At GreenBlue Urban one of the saddest occasions for our team is when we see lost opportunities to integrate multifunctional tree pit solutions on developments. What we mean by this is that at some stage through the design process, the scope of the landscaping plan for a site is altered and the vision diluted, resulting in developments which do not deliver long-term benefits that end users deserve and that clients can deliver without additional costs or headache.

It is absolutely critical that both clients and end users achieve a symbiosis through which the client’s schemes provide high quality, innovative landscapes to complement the built forms on site. This builds a brand while at the same time delivers added health, social and ecological benefits across the development.

Diglis Basin, Worcester – West Midlands, UK

As new developments contribute significantly to the enhancement and enlargement of the urban forest, developers have an important role to play in achieving landscape schemes that push the boundaries, incorporating trees into the urban landscape, using a range of innovative solutions that deliver long-term value and are maintenance free.

Through the integration of such solutions into landscape plans, particularly in the case of larger sites, design teams will have a much more cohesive overview of the connection between the green, blue and grey infrastructure on site, thereby increasing the chances of a quick planning approval process.

How can this all be achieved and what can the end result look like?

There are several awards and best practice schemes in place for developers and local authorities who deliver the highest quality landscapes. This builds credentials and ultimately drives long-term economic benefits. It is the ‘on the ground’ impact that marks the success of such schemes.

Using a holistic tree pit design that provides an engineered underground solution that can be applied across a range of contexts, you can expand the scope and ambition of your landscape strategy.  The basic ingredients for success:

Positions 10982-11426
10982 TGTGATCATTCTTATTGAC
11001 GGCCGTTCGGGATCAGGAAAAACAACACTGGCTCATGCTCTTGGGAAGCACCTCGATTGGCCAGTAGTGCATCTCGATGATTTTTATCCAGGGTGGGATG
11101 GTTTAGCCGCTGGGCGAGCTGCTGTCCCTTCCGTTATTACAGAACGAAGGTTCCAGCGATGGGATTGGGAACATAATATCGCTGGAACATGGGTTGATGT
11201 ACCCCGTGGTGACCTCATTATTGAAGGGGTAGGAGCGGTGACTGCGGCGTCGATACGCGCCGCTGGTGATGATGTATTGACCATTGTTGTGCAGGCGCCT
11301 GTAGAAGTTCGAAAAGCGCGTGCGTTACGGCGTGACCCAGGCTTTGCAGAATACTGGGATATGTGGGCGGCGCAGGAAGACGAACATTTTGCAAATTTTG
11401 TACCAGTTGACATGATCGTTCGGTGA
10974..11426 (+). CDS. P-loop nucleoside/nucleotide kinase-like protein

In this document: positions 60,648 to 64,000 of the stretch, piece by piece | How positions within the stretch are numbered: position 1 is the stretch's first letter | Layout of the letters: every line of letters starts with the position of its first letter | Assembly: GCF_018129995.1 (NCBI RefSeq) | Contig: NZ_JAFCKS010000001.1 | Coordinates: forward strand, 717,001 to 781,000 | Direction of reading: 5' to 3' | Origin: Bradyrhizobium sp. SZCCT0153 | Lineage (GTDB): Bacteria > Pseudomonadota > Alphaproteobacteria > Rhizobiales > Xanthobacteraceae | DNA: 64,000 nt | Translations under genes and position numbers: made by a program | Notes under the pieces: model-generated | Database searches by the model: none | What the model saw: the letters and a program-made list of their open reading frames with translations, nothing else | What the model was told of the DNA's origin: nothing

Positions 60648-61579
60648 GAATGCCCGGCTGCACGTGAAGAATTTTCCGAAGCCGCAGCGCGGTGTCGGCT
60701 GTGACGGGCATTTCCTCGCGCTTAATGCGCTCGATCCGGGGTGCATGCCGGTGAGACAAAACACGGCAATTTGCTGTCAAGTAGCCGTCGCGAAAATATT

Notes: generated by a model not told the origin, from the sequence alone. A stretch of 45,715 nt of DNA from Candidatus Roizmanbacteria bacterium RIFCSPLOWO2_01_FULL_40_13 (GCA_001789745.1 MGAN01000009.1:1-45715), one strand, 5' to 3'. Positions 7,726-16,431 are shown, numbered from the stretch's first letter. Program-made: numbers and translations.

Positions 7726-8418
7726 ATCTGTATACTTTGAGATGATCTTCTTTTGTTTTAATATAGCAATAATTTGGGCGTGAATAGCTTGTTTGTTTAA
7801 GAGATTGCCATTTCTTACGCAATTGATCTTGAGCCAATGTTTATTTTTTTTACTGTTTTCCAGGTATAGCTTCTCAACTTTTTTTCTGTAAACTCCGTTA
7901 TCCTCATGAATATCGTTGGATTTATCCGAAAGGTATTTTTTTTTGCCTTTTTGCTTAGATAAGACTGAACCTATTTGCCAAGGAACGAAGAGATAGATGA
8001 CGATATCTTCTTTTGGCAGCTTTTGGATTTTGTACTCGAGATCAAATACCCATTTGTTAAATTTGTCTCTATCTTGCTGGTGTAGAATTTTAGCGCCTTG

Think SCALE

Schemes will often be a complex combination of discrete retrofit opportunity, resulting in the implementation of single, offset tree pits and provide areas where linked tree pits (a design best practice in which trees can share rooting environment) will be possible.

Linked Tree Pit Installation in Fletton Quays – 2018

Think RETROFIT and FLEXIBILITY

When specifying engineered flexible/modular soil support systems, the world really is your oyster. With engineered suspended pavement systems in your toolkit, you will spot opportunities to integrate semi-mature trees to provide higher canopy volume for existing/future users that would never be possible otherwise.

Think MULTIFUNCTIONAL SUDS / LID

Why not tick several boxes at once and use a space-saving solution to deliver stormwater attenuation targets and landscaping requirements? That can be integrated alongside permeable paving and with rain gardens.

Award-Winning SuDS Rain Garden (Greener Grangetown)

Think BUILD OUTS and HIGHWAY

Traffic calming buildouts can provide landscape architect and urban planners with an excellent opportunity to simultaneously address traffic flow while providing green infrastructure and stormwater management.

GreenBlue CAD Design for Roadway Build-Out

Think COMMUNITY

Don’t leave a treeless wasteland where nobody wants to be, as these types of designs will have a cumulative detrimental impact on future prospects. Gain the marketing traction from a high-quality landscape and demand a premium for a development of distinction. Think front gardens, open spaces, and anywhere in between.

Kings Crescent, Hackney “Play” Placemaking

Think CONNECTIVITY

Getting from A to B is about so much more than the mundane, grey, unaesthetic concrete jungle. If we can create green links, we can encourage a step change in the way people move from one space to another. What do people see as they enter and exit a scheme, how do they arrive and depart? Urban trees can make or break the quality and amenity value of transport hubs and car parks and this is essential to the overall character of a site.

Early RootCell Project at Aylesbury Transport Hub (Trees pictured June 2018)

 

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